Texas Longhorns Football: Stopping Oregon's Spread Offense

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Texas Longhorns Football: Stopping Oregon's Spread Offense
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What does the Texas Longhorns football squad have to do to stop Oregon's high-powered spread offense?

That must have been the one question defensive coordinator Greg Robinson has been pondering this December despite all the hoopla surrounding Mack Brown's coaching career.

This just in: The Oregon Ducks are fast.

Jonathan Ferrey/Getty Images
Thomas has the speed to break any play.

De'Anthony Thomas is fast. Marcus Mariota is fast. Oregon's leading rusher, Byron Marshall, is fast. Wide receiver Josh Huff is fast. The comparisons to the offense remind many of the Baylor Bears, the team that beat the Longhorns in the last game of Big 12 play.

And all that kept Texas alive in the Baylor game was the strong defense aided by the cold weather. The Longhorns had a couple opportunities to take control of the momentum in the game, but missed fumble recoveries by the defense and special teams limited the chance. Also, Case McCoy wasn't playing his best game, but that's neither here nor there.

So what does Texas, a team that let BYU rush for a record 550 yards in September, have to do to stop the Oregon offense?

Oregon has been stopped before. In fact, the Ducks have two losses. Breaking news? Oregon lost at No. 5 Stanford, 26-20. And two games later, they only scored 16 points in a 42-16 loss at Arizona.

Maybe getting Oregon out of their home stadium could help as they've lost twice on the road. But that's not likely. Stopping the run and tackling are keys for Texas in stopping Oregon's spread offense.

 

Contain the run

In the loss to Stanford, Marshall rushed 11 times for 46 yards. Thomas rushed six times for 30 yards. A rush for nine yards was the long for Thomas. Mariota had an eight-yard scamper but recorded negative rushing yards thanks to three sacks.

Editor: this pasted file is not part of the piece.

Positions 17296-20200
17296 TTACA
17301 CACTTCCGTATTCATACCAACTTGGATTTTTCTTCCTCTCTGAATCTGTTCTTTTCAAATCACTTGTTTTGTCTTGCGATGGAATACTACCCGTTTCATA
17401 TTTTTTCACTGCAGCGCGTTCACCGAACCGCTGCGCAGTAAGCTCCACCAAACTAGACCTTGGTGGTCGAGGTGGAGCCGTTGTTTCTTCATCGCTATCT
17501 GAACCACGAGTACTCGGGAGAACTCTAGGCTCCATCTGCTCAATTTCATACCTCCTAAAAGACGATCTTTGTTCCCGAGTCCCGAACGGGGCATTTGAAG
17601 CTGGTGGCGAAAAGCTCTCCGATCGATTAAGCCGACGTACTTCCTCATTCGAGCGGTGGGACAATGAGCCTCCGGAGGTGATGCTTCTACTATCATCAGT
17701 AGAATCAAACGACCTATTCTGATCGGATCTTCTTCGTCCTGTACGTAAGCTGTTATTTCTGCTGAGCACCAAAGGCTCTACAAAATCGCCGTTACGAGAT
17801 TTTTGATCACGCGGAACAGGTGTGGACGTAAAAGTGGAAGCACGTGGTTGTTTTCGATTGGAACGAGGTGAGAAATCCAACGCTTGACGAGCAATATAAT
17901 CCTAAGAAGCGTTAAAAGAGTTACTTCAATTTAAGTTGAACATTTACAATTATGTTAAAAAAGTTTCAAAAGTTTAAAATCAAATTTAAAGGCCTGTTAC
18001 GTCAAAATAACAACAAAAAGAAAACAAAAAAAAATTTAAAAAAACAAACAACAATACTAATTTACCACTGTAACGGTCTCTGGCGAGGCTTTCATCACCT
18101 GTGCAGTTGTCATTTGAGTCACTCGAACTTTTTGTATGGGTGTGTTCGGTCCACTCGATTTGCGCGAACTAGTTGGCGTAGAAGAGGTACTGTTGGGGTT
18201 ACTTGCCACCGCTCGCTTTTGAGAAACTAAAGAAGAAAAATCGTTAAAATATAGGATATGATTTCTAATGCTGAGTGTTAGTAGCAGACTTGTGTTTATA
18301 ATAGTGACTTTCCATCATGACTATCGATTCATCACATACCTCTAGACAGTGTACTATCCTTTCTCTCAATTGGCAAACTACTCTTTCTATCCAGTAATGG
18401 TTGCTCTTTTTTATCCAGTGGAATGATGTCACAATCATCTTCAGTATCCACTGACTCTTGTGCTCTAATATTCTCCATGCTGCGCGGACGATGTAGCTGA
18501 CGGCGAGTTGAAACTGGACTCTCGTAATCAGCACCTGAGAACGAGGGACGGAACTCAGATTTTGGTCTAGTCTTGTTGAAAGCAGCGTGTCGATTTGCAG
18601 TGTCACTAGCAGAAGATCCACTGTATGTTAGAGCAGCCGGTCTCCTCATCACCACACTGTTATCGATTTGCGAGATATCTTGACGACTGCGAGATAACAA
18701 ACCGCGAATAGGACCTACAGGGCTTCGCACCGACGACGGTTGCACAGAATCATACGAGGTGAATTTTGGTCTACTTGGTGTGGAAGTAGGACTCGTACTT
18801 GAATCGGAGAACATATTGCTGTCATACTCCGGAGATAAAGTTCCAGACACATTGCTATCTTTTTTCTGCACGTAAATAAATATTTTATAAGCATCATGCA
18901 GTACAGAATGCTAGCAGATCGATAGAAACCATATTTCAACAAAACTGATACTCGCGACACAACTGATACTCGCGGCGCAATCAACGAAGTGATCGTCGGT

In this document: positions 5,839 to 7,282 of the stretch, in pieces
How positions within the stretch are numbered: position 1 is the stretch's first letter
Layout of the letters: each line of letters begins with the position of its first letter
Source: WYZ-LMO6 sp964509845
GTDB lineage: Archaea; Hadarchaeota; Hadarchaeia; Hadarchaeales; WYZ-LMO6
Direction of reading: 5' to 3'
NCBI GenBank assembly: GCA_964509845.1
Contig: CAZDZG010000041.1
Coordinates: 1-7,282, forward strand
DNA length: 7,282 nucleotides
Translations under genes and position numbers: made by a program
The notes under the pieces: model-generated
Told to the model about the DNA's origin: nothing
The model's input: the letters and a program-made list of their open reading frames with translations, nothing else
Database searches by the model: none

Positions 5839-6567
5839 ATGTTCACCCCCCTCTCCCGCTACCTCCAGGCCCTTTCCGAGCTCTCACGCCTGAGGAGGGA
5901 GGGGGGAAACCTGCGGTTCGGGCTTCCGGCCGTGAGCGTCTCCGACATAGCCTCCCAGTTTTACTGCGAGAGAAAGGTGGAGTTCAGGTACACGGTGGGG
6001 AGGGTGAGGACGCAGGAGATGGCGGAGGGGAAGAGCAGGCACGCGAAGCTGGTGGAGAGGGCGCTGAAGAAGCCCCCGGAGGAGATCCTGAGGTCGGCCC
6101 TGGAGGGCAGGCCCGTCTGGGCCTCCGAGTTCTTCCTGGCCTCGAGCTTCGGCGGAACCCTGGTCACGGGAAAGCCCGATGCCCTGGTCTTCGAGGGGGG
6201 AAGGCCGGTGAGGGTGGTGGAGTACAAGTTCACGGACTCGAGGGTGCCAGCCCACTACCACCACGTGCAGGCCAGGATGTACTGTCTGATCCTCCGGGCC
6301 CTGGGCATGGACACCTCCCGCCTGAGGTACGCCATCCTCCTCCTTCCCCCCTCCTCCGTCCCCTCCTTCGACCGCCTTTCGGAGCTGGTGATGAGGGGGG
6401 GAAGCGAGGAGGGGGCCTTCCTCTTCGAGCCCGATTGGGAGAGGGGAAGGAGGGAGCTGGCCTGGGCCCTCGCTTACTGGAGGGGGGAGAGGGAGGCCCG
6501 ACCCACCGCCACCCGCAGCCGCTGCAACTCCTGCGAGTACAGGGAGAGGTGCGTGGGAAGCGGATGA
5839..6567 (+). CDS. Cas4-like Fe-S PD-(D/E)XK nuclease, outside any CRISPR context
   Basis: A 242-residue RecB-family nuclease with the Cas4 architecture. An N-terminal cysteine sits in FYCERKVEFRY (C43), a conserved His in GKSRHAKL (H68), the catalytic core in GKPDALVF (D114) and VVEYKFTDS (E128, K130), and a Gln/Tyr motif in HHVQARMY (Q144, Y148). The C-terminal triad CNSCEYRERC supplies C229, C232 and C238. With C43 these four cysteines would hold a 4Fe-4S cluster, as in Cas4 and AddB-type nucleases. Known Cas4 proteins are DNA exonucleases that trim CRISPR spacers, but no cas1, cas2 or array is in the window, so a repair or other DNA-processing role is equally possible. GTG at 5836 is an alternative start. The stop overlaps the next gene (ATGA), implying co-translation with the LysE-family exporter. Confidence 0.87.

Sure, Stanford got off to a great lead and controlled the clock, something that will be extremely important for the Texas offense to do. But Oregon still gets four downs on offense.

And Oregon's rush was halted by Arizona in their second loss. Much like the Stanford game, the Wildcats didn't allow the Ducks to get a rushing touchdown. Running back Marshall injured his ankle in the loss, only getting four yards on three carries. And Thomas gained 83 yards with only a 20-yard long on 16 carries. While still decent for Thomas, the Wildcats weren't torched by the Ducks' blazing speed.

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The Longhorns will need to contain Mariota.

And in terms of containment, don't let Mariota run wild. He's a dual-threat quarterback that can come alive at anytime. The Longhorns looked terrible stopping the read-option in their four losses this season. That's key if they want to be anywhere close come halftime of the 2013 Alamo Bowl.

A simple solution to stopping the quarterback on the read-option? Hit the quarterback on every play. When Mariota runs the read, make sure one defensive lineman is going after him. If he hands the ball off, 10 guys should be ready. If he keeps it, one lineman should be right there.

Of course, if it was that easy for the Longhorns to stop the read-option, then they would have less than four losses.

 

Tackle, Tackle, Tackle

Quarterback Mariota has thrown four interceptions in the last two games. Until that point, he hadn't thrown a single pick. He's been outstanding.

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The Longhorns will need to make the tackles in the open field.

The Ducks get the ball out of Mariota's hand fast. That limits the opportunity for sacks, a strength of the Texas defensive front. When the ball gets into open territory, the Longhorns need to make the tackle.

There will be screens, slants and quick out routes. The Ducks will run the read-option, especially since the Longhorns have a bad track record against it.

Tackle, tackle, tackle.

In both of Oregon's losses, the Ducks' longest plays were under 30 yards. Other than that, they've broken off plays of 40 yards or more against every team. That means tight coverage and watching the ball. The Longhorns need to always keep an eye on Mariota with the ball and must be prepared to make the tackle. See the embedded video below of how the Longhorns should not defend Mariota.

In the Longhorns' four losses, they've allowed an average of 306.5 rushing yards. Quarterbacks have had field days, and Mariota must be licking his lips. It's going to be tough for the Longhorns to stop the Ducks' high-powered offense, but there's still a chance. It's been done before. 

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